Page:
This was question here earlier. I’m copying here for hopefully a more in-depth discussion.
In Common Lisp I can write a lambda form like the following:
(lambda (a b c d) (declare (type number a c) (type integer c) (type string d)) ...)
And depending on which compiler I’m using, the compiler is allowed to optimize the code in specific ways.
I can also write a macro to implement my own version of lambda such as
(my-lambda (a b c d) (declare (type number a c) (type integer c) (type string d)) ...)
and in the macro, examine the declarations (as they are just raw s-expressions given to the macro as input). The advantage being that every CL user automatically knows how to use my-lambda because I’m promising that it has the same syntax as lambda.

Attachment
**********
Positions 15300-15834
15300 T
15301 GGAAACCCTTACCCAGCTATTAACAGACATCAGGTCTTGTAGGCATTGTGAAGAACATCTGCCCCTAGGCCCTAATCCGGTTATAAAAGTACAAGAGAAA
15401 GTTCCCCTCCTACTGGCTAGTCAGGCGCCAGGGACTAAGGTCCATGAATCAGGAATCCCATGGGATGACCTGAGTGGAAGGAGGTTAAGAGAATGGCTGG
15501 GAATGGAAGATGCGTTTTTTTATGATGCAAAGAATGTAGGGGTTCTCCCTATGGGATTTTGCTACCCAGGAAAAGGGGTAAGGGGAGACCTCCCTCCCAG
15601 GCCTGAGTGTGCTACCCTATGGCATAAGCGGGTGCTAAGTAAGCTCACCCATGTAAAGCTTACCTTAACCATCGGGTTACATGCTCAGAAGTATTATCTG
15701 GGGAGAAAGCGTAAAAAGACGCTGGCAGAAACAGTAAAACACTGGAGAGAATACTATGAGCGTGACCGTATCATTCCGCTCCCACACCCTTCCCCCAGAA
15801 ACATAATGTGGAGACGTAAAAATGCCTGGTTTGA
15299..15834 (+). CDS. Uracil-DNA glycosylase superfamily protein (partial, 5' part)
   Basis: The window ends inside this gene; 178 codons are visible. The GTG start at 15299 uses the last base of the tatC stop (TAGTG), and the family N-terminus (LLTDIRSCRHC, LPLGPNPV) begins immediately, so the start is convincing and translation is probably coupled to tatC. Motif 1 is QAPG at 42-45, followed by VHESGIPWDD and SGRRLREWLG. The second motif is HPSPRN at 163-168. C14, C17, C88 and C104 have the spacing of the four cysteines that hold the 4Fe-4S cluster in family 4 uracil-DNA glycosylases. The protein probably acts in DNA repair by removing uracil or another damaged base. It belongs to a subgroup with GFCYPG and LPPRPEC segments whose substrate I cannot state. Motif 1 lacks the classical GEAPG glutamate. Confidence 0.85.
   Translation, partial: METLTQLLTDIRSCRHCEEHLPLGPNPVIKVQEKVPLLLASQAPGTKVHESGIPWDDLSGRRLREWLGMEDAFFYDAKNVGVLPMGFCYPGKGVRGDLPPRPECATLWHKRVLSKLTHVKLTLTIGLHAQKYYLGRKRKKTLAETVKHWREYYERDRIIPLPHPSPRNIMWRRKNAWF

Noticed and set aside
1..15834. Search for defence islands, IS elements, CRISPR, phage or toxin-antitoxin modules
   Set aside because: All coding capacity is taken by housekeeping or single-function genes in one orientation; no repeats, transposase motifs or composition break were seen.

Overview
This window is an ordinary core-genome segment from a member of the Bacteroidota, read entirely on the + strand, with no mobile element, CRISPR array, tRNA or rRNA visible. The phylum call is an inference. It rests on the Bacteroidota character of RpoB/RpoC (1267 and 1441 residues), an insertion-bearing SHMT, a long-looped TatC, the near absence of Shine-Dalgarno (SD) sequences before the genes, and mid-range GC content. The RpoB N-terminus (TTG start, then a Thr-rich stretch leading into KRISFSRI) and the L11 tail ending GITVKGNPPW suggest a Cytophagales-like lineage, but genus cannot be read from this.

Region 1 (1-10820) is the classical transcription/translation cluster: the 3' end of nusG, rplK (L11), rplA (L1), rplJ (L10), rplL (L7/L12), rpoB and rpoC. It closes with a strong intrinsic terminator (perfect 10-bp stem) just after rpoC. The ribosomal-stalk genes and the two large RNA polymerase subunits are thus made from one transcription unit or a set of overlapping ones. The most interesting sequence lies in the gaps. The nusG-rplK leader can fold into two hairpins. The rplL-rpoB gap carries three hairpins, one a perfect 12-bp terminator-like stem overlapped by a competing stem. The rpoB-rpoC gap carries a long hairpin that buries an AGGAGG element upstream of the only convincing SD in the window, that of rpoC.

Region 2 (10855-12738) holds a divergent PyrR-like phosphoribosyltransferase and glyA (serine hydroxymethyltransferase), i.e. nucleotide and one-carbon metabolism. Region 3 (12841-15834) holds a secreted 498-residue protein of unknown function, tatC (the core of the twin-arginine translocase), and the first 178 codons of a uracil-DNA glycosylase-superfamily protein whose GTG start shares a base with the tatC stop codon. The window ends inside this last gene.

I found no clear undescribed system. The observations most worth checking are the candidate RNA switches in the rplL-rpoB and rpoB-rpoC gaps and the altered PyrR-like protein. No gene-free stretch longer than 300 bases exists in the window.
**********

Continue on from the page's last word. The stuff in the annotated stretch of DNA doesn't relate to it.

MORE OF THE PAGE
QUESTION: is there any sort of type optional type declaration which I can use in my macro which corresponds to something the language already supports? I don’t want to invent my own if there is already one.
Here is what I have so far. I wonder if what syntax a clojure programmer would expect for the variable type correspondences.
(destructuring-case (some-function-call) [a [b c] & d] (a Boolean b String d Boolean) (println [:first a b c d]) [a b] (a Boolean b (or String Boolean)) (println [:second a b]))
The meaning is that if
(some-function-call) returns a sequence matching the template
[a [b c] & d] where
a is a
b is a
d (which is guaranteed to be a sequence) is a sequence of zero or more
(println [:first a b c]) with the appropriate elements bound. Otherwise if the sequence matches
[a b] where
String or a
(println [:second a b]).